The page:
The Health Insurance Portability and Accountability Act (HIPAA) was made a law on 21 August 1996. HIPAA is still the law with jurisdiction over privacy and security of personal health information (PHI) and governing authority for the electronic transactions, even after twenty years. However, many changes have taken place in these twenty years. This period has seen the rise of internet, smartphones, emails, EHRs, and much other advancement that have changed our day-to-day lives critically.
Much emphasis has been placed on privacy and security provisions of the law that has resulted in millions of dollars in financial settlements to health systems for breaches in privacy and other violations that are related to protection of personal health information. The Department of Health and Human Services (HHS) Office of Civil Rights (OCR) has put forward corrective actions and financial solutions for these violations.
HIPAA Covered Entities have reacted to regulatory attention on security and privacy by investing resources to protect their IT systems. Sadly, one cannot see similar commitment of resources to other sections of HIPAA. Yet, the level of ignoring is significant with respect to this provision among industry.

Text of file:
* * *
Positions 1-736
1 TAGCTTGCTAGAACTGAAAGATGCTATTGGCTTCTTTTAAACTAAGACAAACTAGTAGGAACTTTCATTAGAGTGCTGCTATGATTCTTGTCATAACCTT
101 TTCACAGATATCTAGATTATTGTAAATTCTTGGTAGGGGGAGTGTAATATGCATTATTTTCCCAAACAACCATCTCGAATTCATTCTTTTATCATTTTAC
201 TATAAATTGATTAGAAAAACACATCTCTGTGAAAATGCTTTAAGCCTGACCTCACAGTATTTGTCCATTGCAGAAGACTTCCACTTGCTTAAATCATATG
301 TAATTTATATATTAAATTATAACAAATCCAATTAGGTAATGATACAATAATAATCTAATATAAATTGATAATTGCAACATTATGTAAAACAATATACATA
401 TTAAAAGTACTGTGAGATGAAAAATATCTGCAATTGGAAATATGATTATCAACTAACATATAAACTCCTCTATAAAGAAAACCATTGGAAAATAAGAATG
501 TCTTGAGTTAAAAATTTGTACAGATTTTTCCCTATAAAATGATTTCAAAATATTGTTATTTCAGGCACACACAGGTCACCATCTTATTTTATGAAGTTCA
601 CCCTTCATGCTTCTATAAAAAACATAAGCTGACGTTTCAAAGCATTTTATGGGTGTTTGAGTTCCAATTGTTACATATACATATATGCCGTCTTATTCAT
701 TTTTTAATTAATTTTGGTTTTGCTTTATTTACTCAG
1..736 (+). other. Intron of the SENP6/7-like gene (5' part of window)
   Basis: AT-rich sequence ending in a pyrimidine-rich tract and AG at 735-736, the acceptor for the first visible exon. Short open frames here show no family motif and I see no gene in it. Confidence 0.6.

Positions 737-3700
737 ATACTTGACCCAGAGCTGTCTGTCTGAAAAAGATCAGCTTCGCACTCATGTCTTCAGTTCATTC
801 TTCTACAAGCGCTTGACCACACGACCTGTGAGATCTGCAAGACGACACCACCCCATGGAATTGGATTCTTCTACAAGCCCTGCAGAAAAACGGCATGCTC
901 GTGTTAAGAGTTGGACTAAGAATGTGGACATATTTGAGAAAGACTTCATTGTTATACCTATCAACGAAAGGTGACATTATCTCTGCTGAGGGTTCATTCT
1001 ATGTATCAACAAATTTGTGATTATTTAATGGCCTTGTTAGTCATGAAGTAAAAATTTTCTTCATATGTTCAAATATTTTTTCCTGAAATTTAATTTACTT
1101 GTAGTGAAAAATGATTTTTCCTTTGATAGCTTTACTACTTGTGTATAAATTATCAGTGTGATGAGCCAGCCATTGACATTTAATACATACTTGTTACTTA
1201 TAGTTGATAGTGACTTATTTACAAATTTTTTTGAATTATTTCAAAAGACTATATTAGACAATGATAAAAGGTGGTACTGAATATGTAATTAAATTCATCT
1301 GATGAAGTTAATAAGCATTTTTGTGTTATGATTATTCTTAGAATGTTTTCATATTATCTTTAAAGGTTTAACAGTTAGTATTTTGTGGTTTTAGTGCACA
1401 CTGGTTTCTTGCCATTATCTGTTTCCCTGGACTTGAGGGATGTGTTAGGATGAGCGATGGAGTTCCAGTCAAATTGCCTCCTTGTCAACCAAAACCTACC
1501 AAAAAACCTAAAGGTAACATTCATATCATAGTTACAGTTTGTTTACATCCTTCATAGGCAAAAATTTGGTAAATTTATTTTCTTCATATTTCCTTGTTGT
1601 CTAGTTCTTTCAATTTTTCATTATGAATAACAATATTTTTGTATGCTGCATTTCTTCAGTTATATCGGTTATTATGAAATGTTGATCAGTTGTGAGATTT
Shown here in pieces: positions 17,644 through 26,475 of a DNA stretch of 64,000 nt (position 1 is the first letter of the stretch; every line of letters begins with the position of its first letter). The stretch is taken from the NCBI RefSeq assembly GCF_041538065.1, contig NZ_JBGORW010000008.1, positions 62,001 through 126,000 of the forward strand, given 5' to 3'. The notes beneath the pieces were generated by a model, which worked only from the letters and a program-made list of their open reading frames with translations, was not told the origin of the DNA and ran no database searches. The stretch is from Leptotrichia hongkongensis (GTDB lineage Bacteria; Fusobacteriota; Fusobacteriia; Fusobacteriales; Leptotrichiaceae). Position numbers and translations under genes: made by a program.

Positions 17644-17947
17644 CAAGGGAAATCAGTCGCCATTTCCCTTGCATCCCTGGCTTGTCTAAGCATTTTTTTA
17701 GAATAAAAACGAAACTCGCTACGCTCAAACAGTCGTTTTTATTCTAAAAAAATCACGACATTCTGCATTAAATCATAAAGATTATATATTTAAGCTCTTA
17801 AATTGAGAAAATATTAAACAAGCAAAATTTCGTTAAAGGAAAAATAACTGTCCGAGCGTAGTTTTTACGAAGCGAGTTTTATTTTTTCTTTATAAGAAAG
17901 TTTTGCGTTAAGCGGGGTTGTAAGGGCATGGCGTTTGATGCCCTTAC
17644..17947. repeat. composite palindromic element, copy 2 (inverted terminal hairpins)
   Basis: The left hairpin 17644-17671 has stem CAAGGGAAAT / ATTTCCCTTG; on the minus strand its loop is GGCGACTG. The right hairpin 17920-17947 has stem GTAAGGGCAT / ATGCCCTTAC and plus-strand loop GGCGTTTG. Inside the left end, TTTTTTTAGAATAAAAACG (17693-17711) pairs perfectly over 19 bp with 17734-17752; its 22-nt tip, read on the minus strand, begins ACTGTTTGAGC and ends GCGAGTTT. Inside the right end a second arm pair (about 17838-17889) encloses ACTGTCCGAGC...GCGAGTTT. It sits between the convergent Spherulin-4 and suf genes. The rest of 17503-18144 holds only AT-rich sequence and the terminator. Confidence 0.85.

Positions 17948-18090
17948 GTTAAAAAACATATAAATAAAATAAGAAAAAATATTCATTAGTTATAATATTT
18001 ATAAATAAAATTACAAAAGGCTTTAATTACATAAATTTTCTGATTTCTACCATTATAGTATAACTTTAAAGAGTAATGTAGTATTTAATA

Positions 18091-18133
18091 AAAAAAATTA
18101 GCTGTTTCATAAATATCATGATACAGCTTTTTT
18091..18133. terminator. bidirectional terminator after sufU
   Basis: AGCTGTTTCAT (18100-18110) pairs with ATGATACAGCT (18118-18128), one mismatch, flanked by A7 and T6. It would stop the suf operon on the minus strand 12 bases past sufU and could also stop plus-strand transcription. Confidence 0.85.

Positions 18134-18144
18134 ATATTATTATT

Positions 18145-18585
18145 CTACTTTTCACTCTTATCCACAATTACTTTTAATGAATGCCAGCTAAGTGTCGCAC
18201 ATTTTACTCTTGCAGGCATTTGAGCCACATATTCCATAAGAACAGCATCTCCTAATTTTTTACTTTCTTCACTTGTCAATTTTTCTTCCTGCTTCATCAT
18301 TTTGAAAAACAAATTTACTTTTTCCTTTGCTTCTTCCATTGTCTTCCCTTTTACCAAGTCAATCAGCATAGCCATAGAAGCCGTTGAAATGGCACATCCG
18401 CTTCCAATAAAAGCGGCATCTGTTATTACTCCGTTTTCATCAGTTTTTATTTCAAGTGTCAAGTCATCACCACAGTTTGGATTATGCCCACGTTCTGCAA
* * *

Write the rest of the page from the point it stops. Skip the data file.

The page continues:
An argument can be made regarding the business component of health system being administratively simple that it was twenty years ago, but the industry does not acknowledge that the system is administratively simple. It is true that the standard business transactions have led to improved efficiency in information transfer but there is still much to be done to have a simple electronic information exchange system.
The above-mentioned improvements need to be translated to the healthcare system, especially for the HIPAA standard transactions. For instance, healthcare providers are waiting for all the plans to accept batch requests for insurance enrollment eligibility. Even existing transactions are also continuing to pose problems to HBMA members.
CMS has recently made some moves to better promote administrative simplification provisions by updating their webpage. Also, the works done by groups like CAQH CORE, National Committee on Vital and Health Statistics (NCVHS), and X12 have led to some welcome improvements.